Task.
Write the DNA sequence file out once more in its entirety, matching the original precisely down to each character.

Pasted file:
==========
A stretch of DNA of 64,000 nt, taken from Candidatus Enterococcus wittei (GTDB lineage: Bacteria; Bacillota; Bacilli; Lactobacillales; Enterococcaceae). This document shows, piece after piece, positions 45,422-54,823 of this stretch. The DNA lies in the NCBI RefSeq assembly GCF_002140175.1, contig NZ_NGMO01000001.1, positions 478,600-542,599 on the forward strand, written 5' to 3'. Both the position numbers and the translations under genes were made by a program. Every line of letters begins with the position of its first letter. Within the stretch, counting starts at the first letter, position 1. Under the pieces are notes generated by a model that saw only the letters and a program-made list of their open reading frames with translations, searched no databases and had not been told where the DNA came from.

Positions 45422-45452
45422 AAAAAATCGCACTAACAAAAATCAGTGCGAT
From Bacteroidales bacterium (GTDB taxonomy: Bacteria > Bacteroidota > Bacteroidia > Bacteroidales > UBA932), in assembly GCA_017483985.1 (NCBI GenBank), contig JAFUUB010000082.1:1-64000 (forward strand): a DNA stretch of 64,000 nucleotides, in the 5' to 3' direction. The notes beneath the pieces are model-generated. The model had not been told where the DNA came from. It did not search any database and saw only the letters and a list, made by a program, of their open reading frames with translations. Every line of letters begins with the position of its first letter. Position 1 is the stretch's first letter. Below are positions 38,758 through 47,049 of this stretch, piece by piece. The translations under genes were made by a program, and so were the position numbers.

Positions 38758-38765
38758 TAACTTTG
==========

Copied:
A stretch of DNA of 64,000 nt, taken from Candidatus Enterococcus wittei (GTDB lineage: Bacteria; Bacillota; Bacilli; Lactobacillales; Enterococcaceae). This document shows, piece after piece, positions 45,422-54,823 of this stretch. The DNA lies in the NCBI RefSeq assembly GCF_002140175.1, contig NZ_NGMO01000001.1, positions 478,600-542,599 on the forward strand, written 5' to 3'. Both the position numbers and the translations under genes were made by a program. Every line of letters begins with the position of its first letter. Within the stretch, counting starts at the first letter, position 1. Under the pieces are notes generated by a model that saw only the letters and a program-made list of their open reading frames with translations, searched no databases and had not been told where the DNA came from.

Positions 45422-45452
45422 AAAAAATCGCACTAACAAAAATCAGTGCGAT
From Bacteroidales bacterium (GTDB taxonomy: Bacteria > Bacteroidota > Bacteroidia > Bacteroidales > UBA932), in assembly GCA_017483985.1 (NCBI GenBank), contig JAFUUB010000082.1:1-64000 (forward strand): a DNA stretch of 64,000 nucleotides, in the 5' to 3' direction. The notes beneath the pieces are model-generated. The model had not been told where the DNA came from. It did not search any database and saw only the letters and a list, made by a program, of their open reading frames with translations. Every line of letters begins with the position of its first letter. Position 1 is the stretch's first letter. Below are positions 38,758 through 47,049 of this stretch, piece by piece. The translations under genes were made by a program, and so were the position numbers.

Positions 38758-38765
38758 TAACTTTG